UNESCO’s Intergovernmental Oceanographic Committee (IOC) has warned of the danger of a tsunami in the Mediterranean, whose waters are almost completely surrounded by wilderness.
Ms Ryabinin added that the tsunami risk is not underestimated by the authorities in the Mediterranean region, and this is what Tsunami readya project supported by the European Union, aimed at addressing.
Launched on the Greek island of Kos in 2020, after a small tsunami in 2017, it is committed to making coastal communities resilient around the world.
UNESCO currently recognizes about 40 coastal areas in 21 countries as tsunami-ready – a situation that will be at the forefront of conversations in United Nations Ocean Summit in Lisbon on June 27.
“A lot of them are vulnerable areas that need to be prepared when facing this threat,” he added.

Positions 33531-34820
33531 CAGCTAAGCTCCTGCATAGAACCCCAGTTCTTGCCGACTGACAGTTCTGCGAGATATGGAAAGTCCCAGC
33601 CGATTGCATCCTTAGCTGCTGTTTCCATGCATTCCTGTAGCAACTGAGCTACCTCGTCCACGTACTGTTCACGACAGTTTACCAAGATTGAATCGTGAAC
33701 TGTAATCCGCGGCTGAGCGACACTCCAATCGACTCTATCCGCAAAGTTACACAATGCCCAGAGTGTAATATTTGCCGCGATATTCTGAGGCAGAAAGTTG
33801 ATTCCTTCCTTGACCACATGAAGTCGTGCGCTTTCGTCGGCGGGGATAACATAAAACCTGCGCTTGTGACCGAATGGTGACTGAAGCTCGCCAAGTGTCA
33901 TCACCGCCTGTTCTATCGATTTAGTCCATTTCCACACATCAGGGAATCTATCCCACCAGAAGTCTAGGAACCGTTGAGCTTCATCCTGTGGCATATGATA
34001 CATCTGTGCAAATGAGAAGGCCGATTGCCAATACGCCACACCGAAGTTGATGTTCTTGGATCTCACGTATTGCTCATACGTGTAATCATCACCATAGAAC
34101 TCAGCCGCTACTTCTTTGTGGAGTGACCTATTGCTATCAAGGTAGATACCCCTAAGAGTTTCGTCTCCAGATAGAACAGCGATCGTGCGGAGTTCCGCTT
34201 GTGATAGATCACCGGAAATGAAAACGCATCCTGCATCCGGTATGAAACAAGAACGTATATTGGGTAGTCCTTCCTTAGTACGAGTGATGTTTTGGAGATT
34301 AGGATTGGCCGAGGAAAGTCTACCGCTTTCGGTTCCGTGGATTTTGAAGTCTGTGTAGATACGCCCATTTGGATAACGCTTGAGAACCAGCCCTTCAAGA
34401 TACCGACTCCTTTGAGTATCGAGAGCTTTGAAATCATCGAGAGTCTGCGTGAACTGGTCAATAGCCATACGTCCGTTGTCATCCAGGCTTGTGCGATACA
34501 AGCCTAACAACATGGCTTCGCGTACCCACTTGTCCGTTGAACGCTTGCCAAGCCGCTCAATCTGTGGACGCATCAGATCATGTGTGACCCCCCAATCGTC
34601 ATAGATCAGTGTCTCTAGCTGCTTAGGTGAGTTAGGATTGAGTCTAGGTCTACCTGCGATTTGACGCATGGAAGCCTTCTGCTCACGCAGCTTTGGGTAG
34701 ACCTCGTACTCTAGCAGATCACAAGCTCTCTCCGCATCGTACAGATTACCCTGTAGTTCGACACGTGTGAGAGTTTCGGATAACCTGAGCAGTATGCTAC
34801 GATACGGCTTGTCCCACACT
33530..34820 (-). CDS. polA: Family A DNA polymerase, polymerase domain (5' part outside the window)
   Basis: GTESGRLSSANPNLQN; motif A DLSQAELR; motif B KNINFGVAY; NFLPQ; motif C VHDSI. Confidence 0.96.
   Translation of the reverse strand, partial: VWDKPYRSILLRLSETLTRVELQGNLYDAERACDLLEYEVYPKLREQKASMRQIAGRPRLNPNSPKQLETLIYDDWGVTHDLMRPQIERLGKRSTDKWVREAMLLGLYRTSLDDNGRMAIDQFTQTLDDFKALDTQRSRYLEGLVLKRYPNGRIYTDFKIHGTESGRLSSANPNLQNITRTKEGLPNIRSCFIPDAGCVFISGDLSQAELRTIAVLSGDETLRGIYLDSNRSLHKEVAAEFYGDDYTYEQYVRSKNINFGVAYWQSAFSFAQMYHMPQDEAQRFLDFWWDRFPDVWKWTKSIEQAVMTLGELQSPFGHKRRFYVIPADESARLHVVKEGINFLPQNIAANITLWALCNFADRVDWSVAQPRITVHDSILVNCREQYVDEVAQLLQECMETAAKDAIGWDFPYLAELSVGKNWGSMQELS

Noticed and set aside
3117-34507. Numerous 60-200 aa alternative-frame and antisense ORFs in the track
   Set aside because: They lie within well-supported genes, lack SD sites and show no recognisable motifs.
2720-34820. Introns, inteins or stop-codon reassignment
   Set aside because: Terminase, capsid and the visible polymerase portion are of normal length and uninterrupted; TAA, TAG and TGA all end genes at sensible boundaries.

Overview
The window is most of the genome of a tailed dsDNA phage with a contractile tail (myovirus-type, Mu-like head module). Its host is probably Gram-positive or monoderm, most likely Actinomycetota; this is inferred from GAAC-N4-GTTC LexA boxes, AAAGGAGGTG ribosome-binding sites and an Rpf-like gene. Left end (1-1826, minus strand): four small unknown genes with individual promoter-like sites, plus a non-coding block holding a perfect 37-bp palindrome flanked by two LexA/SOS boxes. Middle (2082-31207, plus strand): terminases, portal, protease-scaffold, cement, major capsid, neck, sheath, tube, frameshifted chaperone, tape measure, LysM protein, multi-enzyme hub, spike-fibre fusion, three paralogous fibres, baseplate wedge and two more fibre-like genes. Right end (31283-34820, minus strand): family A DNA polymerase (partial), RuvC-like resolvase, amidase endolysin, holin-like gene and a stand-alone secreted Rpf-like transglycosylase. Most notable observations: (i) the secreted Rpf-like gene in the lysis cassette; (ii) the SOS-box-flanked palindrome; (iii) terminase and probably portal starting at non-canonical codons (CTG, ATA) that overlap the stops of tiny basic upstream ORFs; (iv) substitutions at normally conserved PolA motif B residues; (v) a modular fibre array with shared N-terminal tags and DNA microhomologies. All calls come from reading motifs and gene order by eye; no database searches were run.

Mr. Aliaga emphasized that effective coordination between the research communities and the security and emergency services is critical in order to respond appropriately.
The terrain and vegetation of the area are key elements in the program design process to help deal with the possibility of a tsunami, which, although a rare event, can be fatal.
In the past 100 years, 58 tsunamis have claimed more than 260,000 lives, or an average of 4,600 per disaster, more than any other natural hazard.
Additional reporting by Maria Ortega